After 23 years out of print, FSOL’s definitive early ‘90s ambient-epic Lifeforms now returns to its natural habitat. Serving near-dangerous levels of nostalgia for almost anyone who came thru in the ‘90s, Lifeforms is set to soundtrack myriad afterparties and claim its place on a whole new generation of record shelves.

Originally released in 1994, a few years after FSOL had become a household name thanks to their debut LP Accelerator and its standout rave anthem, Papua New Guinea (and not forgetting Humanoid’s Stakker before it), Brian Dougans and Garry Cobain’s project really blossomed into something else with Lifeforms, where they consolidated a wealth of esoteric ideas and philosophies into what was effectively a new manifesto for psychedelic electronic music.

Whether unconsciously and osmotically absorbed, or dutifully studied and cherished by those cognisant of its brilliance, Lifeforms was almost unavoidably ubiquitous at the time, and inarguably worked its way into the popular consciousness in a way that electronic records rarely do nowadays. It was definitely a product of its time, and now, 23 years later, we can safely say it’s kept its charms intact.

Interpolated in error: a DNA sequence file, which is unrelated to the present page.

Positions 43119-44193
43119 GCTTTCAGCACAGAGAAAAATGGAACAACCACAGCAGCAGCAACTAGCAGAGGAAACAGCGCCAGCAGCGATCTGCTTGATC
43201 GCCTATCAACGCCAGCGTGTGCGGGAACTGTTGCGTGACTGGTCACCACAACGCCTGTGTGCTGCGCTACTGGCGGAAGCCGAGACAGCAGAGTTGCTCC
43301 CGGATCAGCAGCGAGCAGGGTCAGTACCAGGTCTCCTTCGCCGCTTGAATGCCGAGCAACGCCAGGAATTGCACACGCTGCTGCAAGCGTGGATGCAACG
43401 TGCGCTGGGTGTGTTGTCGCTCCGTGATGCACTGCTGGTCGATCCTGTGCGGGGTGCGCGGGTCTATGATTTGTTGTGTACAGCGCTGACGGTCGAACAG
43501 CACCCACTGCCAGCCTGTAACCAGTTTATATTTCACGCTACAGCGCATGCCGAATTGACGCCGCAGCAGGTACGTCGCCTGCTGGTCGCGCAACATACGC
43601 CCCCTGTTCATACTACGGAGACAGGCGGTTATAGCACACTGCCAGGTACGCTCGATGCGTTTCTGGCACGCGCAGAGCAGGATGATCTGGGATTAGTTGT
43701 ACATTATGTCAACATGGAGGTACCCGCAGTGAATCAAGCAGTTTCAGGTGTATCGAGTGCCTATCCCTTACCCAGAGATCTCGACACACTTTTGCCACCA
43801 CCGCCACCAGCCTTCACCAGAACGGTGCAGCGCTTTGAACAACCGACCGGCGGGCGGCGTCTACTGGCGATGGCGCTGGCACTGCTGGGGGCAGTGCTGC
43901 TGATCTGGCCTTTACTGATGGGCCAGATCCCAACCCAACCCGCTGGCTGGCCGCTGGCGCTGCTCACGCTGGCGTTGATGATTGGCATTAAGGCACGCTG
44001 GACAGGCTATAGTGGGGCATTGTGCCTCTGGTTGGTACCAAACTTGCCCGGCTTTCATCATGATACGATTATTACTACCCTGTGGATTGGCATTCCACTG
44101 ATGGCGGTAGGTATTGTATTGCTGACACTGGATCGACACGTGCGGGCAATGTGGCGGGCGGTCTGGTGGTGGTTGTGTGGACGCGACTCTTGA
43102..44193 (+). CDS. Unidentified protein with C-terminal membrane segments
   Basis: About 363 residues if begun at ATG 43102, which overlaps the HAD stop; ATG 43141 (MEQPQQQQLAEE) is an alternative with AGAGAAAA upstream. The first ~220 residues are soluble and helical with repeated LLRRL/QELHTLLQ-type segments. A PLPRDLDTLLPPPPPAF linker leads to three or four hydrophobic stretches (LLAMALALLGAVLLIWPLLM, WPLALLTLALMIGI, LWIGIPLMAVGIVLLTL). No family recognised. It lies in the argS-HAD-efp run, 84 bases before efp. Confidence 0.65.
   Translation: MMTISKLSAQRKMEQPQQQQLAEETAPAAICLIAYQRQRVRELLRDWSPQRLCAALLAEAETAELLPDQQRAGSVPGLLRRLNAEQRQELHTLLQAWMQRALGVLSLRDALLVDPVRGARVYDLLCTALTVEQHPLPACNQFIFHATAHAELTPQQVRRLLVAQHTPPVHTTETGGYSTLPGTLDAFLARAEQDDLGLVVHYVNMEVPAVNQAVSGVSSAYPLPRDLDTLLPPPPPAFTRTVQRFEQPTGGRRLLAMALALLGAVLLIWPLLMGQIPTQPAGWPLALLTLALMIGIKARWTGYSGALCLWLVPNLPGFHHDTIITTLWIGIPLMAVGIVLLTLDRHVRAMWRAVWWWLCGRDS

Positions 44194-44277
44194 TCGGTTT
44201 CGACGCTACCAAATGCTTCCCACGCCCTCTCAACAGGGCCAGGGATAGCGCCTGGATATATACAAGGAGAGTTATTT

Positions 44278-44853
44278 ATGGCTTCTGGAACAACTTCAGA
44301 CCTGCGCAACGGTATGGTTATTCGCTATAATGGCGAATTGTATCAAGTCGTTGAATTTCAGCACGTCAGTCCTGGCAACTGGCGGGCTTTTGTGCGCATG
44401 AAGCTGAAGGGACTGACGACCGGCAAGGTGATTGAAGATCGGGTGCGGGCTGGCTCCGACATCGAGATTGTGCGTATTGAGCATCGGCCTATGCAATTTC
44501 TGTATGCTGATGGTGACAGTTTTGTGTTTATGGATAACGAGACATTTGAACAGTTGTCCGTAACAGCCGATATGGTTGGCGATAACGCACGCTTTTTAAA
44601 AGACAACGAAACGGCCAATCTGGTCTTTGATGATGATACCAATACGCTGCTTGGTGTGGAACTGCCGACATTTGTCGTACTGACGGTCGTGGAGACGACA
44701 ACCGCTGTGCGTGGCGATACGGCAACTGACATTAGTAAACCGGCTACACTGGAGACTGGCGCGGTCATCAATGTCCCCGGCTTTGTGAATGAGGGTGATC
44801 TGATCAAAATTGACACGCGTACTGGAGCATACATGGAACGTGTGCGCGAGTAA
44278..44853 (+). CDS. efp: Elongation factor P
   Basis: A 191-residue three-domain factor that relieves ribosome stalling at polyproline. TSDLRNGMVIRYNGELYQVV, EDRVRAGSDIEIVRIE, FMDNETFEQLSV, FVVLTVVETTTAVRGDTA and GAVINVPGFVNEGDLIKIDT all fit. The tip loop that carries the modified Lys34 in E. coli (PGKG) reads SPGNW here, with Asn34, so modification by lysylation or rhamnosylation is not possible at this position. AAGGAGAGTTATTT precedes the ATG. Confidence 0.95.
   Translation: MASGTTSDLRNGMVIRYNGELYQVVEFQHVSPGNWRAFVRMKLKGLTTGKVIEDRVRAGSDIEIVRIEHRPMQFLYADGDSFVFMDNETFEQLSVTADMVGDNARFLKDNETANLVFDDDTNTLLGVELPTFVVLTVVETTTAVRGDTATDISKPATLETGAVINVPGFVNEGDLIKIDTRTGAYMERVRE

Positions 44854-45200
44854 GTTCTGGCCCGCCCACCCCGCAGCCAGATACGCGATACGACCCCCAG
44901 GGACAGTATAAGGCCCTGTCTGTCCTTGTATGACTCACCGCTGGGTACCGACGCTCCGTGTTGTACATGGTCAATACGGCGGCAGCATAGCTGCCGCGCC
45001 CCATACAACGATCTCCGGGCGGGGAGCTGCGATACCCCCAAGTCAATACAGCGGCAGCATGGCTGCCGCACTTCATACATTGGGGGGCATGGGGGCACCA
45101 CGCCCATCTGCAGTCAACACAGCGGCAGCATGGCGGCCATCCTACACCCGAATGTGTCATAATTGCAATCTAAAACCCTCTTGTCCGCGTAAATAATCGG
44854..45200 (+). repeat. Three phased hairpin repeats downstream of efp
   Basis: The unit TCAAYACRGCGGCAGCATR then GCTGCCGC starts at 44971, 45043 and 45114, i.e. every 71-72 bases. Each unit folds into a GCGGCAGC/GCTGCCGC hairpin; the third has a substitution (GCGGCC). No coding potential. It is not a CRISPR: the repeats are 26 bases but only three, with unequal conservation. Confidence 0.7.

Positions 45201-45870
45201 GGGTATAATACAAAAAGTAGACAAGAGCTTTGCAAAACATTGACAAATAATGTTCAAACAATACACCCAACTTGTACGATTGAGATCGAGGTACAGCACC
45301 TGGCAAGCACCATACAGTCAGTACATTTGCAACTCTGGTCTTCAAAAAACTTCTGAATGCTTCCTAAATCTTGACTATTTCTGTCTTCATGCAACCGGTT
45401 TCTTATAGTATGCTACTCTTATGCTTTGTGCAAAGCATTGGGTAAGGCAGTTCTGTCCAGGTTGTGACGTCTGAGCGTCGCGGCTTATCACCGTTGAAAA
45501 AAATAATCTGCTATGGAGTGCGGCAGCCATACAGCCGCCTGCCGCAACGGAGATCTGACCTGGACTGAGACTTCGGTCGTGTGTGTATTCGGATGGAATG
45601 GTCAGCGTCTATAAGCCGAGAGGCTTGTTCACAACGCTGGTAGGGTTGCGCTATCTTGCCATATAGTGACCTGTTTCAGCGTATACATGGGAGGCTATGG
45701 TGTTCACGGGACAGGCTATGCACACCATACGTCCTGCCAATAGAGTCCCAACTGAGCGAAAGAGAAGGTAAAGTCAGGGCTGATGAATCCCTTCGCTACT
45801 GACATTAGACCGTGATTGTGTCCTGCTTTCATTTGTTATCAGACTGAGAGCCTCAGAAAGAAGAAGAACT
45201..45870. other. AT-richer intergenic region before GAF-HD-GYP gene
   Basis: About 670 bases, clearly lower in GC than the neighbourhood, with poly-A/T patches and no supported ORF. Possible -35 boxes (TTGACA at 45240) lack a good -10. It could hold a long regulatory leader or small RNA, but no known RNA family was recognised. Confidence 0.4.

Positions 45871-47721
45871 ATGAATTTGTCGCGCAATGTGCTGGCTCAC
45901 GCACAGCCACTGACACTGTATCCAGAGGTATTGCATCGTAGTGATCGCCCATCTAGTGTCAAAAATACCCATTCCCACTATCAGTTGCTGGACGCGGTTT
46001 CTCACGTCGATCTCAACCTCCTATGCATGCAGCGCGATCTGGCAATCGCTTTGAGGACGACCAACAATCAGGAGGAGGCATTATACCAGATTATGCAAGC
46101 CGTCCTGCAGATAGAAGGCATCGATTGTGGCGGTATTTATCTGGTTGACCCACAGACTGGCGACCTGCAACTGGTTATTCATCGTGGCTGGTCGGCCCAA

Riffing on then-emergent themes of cybernetics, amorphous androgyny and artificial intelligence, together with nods to classic ‘70s psychedelia and kosmische – it features guest spots from Ozric Tentacles and Robert Fripp, and sampled Klaus Schulze – the results tapped into the era’s undercurrent of aerobic mysticism and eldritch new age spirituality to locate an unprecedented confluence of those styles which has influenced swathes of electronic dreamers ever since.

It’s techno-romantic and tech-gnostic in the lushest sense, a utopian beauty flush with the thrill of unknown futures, yet fringed with an MDMA come-down melancholy that’s totally crucial to understanding that era’s play and juxtaposition of energies. Quite simply, though: Lifeforms is an incredibly enigmatic and life-affirming album awaiting your (re)discovery.